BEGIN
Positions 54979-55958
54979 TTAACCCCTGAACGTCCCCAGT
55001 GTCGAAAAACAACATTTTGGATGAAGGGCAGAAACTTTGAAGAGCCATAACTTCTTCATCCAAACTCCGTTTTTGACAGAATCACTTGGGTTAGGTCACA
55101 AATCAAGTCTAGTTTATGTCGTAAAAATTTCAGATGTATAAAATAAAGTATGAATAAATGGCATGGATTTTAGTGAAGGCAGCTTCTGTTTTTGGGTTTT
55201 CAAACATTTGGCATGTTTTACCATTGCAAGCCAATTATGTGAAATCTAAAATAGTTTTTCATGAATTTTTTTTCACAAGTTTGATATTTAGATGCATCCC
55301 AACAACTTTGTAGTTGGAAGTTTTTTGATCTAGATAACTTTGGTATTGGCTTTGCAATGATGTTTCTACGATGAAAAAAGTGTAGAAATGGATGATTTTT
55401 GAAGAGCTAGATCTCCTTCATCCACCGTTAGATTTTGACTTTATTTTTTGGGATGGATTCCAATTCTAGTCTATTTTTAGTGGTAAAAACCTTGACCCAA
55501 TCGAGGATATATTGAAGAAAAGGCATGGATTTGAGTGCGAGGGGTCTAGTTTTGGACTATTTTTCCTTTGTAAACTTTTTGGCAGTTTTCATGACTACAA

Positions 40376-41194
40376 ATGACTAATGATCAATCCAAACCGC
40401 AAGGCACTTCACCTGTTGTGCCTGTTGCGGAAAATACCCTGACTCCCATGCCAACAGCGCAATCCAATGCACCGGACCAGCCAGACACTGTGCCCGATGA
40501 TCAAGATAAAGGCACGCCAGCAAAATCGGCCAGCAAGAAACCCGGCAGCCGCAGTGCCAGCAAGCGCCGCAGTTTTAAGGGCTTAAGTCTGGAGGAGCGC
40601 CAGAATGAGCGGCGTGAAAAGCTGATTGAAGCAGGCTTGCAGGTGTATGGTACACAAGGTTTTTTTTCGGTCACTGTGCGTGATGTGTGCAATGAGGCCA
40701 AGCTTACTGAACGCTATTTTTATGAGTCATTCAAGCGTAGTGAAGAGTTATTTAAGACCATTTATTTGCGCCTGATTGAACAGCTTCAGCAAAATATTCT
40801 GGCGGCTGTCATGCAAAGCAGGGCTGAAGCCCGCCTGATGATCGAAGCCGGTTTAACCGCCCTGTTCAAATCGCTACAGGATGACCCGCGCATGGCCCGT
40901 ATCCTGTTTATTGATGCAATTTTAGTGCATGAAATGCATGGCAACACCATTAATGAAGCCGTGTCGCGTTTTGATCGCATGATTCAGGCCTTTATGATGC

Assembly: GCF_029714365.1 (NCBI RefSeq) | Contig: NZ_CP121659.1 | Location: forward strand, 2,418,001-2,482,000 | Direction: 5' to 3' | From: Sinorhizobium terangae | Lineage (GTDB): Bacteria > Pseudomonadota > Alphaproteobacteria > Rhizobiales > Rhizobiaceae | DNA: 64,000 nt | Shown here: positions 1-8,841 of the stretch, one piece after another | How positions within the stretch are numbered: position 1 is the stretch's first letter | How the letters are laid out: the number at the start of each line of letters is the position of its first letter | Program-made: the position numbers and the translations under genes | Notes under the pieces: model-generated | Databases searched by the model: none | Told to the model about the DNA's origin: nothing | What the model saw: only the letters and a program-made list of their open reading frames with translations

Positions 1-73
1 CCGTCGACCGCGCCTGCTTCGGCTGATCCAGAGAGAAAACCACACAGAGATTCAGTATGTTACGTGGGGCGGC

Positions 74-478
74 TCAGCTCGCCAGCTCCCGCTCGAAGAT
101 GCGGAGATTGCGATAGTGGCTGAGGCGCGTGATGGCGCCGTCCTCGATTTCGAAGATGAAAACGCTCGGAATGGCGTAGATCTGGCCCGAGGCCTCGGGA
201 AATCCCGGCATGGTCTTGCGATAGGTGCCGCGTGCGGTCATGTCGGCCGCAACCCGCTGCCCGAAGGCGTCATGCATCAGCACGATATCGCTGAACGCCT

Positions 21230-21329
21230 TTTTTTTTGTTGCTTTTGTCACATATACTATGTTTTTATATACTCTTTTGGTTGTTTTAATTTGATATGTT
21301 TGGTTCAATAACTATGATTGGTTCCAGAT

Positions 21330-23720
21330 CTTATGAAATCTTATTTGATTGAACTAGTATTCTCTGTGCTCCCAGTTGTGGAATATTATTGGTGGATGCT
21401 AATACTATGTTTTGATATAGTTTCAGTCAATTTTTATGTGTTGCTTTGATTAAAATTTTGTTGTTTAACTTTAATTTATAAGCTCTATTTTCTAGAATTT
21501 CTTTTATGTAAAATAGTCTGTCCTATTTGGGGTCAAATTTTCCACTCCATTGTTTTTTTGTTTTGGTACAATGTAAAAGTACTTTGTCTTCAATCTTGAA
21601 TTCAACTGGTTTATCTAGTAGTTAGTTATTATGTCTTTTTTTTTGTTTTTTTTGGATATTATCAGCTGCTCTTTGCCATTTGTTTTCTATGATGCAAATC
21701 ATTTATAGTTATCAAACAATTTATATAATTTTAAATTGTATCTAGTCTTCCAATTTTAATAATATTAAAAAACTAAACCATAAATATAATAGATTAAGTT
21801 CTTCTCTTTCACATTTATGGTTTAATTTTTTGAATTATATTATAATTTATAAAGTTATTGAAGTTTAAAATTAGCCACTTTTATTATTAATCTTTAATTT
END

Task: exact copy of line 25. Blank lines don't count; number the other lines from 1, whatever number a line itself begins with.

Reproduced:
21230 TTTTTTTTGTTGCTTTTGTCACATATACTATGTTTTTATATACTCTTTTGGTTGTTTTAATTTGATATGTT